Also, in the same example, an employer who dismisses an employee in such circumstances may also have discriminated against the disabled employee in another important way; i.e. by having failed to comply with a duty to make reasonable adjustments.
This is another form of disability discrimination that occurs where an employer is under a duty to make reasonable adjustments for a particular disabled job applicant or employee and fails to comply with it. A failure to comply with the duty cannot be justified and is always unlawful.
An employer will be under a duty to make reasonable adjustments for a particular disabled job applicant or employee if the following conditions apply-
- the disabled person is at a substantial disadvantage compared to persons who are not disabled as a result of,
- any provision, criterion or practice applied by the employer, or any physical feature of premises occupied by the employer, and
- the employer knows, or could reasonably be expected to know, that the disabled person is disabled and is suffering the said disadvantage, or is likely to.
Where the employer is under the duty, he/she is required to take such steps as are reasonable to take, in all the circumstances of the case, in order to prevent the disabled person from suffering the said disadvantage.
In a recruitment exercise, this could mean that the employer may, depending on what is reasonable in the circumstances, have to change or waive particular job selection criteria, or provide assistance to a disabled job applicant to help him/her to participate in a selection test or job interview.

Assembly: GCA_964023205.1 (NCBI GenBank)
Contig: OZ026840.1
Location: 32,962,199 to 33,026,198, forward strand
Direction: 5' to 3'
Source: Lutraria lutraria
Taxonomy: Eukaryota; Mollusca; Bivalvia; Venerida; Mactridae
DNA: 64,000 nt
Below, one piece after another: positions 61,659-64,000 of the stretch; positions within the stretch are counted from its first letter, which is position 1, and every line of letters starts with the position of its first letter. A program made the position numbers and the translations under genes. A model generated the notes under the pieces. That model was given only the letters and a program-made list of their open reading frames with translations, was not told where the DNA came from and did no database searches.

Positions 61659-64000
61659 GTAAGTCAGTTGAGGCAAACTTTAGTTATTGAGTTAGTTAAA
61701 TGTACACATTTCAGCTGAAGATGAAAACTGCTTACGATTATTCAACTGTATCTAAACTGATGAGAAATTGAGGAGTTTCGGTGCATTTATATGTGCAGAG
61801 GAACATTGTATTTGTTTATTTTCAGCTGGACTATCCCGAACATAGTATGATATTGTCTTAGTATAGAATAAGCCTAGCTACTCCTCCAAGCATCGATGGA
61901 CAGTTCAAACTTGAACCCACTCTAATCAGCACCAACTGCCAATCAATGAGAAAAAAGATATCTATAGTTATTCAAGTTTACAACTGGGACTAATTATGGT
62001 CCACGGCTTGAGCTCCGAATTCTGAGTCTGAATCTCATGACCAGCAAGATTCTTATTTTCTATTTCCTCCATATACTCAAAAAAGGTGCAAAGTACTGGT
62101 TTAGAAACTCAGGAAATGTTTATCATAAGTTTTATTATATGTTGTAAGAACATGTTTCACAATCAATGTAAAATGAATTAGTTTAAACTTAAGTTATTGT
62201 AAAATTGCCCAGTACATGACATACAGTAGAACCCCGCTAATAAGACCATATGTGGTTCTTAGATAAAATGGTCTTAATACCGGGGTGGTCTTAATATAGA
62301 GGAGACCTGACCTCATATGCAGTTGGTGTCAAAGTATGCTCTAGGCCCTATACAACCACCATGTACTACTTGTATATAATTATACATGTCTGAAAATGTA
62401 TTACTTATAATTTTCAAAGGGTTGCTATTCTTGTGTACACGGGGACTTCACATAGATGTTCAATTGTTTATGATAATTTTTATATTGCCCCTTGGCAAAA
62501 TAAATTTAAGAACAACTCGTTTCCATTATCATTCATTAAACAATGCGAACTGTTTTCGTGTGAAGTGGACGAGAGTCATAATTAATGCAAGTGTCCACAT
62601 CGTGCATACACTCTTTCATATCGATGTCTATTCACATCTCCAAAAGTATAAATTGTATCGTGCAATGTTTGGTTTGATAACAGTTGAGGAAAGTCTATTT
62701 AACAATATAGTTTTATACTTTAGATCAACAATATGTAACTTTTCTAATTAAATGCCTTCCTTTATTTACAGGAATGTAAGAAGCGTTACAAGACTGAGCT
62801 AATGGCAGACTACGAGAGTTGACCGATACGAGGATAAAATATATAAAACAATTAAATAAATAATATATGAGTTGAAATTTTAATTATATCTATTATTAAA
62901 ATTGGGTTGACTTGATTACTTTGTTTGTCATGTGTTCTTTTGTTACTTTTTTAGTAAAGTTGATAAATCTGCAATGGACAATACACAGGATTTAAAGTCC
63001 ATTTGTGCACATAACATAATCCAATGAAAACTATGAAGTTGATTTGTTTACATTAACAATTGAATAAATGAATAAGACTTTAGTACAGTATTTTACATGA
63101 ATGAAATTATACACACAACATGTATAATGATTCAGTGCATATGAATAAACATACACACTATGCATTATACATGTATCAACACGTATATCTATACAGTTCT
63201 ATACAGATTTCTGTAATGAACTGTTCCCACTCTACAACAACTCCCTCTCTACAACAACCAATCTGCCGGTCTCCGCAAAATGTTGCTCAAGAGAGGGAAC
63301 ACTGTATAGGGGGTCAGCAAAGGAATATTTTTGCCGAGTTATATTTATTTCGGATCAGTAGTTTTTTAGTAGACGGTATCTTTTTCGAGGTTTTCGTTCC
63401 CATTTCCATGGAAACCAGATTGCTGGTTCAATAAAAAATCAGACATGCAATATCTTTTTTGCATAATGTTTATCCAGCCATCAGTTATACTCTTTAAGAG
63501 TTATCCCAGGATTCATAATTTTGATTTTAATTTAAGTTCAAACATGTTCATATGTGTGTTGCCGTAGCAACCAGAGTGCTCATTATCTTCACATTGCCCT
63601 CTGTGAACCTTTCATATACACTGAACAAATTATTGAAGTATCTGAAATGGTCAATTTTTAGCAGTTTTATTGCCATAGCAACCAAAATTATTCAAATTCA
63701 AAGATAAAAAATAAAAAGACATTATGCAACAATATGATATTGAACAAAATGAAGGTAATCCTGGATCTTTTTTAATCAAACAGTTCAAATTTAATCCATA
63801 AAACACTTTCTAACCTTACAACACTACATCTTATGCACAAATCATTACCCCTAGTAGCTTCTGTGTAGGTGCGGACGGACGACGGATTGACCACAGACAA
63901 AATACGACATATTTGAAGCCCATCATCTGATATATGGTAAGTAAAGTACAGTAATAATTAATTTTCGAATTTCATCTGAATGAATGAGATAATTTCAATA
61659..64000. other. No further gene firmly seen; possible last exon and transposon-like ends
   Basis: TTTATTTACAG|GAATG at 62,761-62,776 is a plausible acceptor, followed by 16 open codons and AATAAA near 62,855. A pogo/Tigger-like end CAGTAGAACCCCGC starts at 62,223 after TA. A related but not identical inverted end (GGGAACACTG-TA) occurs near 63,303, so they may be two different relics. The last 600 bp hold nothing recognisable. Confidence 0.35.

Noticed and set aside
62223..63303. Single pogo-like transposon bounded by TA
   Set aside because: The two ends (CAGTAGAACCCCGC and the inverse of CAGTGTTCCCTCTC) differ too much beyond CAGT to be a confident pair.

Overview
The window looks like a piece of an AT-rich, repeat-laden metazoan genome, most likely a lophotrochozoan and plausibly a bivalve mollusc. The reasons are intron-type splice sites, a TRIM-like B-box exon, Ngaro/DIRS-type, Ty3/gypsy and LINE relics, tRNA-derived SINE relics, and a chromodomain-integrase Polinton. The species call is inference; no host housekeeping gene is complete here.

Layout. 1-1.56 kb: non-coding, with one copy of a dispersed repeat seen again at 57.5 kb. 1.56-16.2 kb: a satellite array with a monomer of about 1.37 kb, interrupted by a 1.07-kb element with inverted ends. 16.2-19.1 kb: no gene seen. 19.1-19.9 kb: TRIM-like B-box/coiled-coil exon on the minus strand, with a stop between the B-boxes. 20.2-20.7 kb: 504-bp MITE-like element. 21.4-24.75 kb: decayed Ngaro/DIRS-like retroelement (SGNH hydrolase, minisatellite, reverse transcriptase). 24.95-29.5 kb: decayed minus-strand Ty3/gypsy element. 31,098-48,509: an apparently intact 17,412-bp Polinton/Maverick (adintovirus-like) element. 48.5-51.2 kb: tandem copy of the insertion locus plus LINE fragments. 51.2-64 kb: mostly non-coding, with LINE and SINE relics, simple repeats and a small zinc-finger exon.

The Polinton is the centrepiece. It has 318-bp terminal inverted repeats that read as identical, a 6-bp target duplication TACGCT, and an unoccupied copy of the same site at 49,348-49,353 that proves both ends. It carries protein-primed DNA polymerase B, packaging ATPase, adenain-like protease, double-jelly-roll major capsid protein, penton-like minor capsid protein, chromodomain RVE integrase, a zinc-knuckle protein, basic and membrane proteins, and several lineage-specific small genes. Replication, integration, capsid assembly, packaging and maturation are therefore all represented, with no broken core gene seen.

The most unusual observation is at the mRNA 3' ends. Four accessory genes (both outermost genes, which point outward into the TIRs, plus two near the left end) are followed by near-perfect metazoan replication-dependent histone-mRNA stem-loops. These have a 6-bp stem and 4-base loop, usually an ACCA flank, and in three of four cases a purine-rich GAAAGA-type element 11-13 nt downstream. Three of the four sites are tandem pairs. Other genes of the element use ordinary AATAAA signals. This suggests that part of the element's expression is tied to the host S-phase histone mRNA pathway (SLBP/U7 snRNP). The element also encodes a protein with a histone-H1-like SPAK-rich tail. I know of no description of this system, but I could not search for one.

Harassment is a form of discrimination that may occur across all or any of the statutory equality grounds. It usually occurs where a job applicant or employee is subjected to unwanted conduct that is related to a statutory equality ground with the purpose, or which has the effect, of violating their dignity or of creating for them an intimidating, hostile, degrading, humiliating or offensive environment. Harassment cannot be justified and is always unlawful.
This is a form of discrimination that usually occurs where an employer treats an employee or job applicant less favourably than he treats (or she, would treat) another person, in the same or similar circumstances, because the person has previously exercised his or her rights under the anti-discrimination laws, or has assisted another person to do so. Victimisation is essentially a form of retaliation (e.g. the employer retaliates against a person who previously made a discrimination allegation against the company by refusing on that account to offer them a job or a promotion, or by dismissing him/her). Victimisation cannot be justified and is always unlawful.
- Link to Unified Guide
- Link to Harassment & Bullying guide
- Model procedure for dealing with complaints of harassment